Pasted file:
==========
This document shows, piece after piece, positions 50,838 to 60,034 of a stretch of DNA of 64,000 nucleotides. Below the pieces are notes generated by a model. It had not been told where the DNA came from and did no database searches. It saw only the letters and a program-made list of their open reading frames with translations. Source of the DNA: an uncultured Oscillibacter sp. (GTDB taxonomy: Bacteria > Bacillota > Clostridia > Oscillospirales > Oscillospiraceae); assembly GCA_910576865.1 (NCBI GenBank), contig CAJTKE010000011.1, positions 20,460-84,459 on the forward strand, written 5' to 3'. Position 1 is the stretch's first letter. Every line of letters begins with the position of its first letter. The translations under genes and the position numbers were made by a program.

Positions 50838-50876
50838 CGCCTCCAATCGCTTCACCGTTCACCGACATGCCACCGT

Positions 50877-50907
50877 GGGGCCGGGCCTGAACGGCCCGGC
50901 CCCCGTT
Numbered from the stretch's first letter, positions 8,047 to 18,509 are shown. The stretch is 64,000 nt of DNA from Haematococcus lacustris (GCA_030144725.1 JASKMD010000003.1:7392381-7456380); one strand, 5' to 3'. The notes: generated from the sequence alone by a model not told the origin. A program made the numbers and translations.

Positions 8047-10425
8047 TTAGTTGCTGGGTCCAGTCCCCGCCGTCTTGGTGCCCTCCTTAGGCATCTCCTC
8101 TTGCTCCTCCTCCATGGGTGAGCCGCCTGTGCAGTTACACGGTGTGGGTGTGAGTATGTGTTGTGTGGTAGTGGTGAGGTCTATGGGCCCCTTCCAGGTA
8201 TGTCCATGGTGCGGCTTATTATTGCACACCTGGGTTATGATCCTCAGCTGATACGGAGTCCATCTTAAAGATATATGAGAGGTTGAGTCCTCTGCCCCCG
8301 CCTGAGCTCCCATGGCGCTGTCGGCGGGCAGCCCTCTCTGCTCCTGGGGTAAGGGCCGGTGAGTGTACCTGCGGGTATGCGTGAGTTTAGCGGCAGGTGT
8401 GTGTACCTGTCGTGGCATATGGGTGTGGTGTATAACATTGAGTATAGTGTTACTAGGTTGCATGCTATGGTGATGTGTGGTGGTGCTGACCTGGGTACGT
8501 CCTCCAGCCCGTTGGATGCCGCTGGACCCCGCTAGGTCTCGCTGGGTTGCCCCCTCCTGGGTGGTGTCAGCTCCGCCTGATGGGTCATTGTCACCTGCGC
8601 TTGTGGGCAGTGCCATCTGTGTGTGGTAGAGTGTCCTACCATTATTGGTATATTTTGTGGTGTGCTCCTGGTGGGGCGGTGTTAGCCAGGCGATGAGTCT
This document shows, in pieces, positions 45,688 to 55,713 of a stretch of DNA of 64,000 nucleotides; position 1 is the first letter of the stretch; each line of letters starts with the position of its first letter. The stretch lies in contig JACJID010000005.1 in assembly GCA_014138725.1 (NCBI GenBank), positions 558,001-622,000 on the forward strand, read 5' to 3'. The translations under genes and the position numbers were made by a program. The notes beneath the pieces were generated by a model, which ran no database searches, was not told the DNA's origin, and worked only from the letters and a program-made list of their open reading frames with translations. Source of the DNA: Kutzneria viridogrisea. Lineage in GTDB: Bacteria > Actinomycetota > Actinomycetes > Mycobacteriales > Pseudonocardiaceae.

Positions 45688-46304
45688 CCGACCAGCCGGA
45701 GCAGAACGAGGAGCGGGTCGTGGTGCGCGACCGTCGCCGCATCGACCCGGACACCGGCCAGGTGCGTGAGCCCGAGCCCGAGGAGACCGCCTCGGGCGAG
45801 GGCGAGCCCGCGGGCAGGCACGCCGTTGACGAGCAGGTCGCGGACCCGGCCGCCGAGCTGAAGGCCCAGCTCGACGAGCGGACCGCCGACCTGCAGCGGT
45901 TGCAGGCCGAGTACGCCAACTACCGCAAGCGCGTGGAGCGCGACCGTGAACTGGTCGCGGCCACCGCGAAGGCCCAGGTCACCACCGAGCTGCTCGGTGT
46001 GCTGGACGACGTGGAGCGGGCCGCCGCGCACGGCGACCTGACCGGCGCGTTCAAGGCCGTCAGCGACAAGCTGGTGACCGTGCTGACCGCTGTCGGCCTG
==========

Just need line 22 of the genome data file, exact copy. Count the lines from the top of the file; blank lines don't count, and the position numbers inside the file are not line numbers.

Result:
46001 GCTGGACGACGTGGAGCGGGCCGCCGCGCACGGCGACCTGACCGGCGCGTTCAAGGCCGTCAGCGACAAGCTGGTGACCGTGCTGACCGCTGTCGGCCTG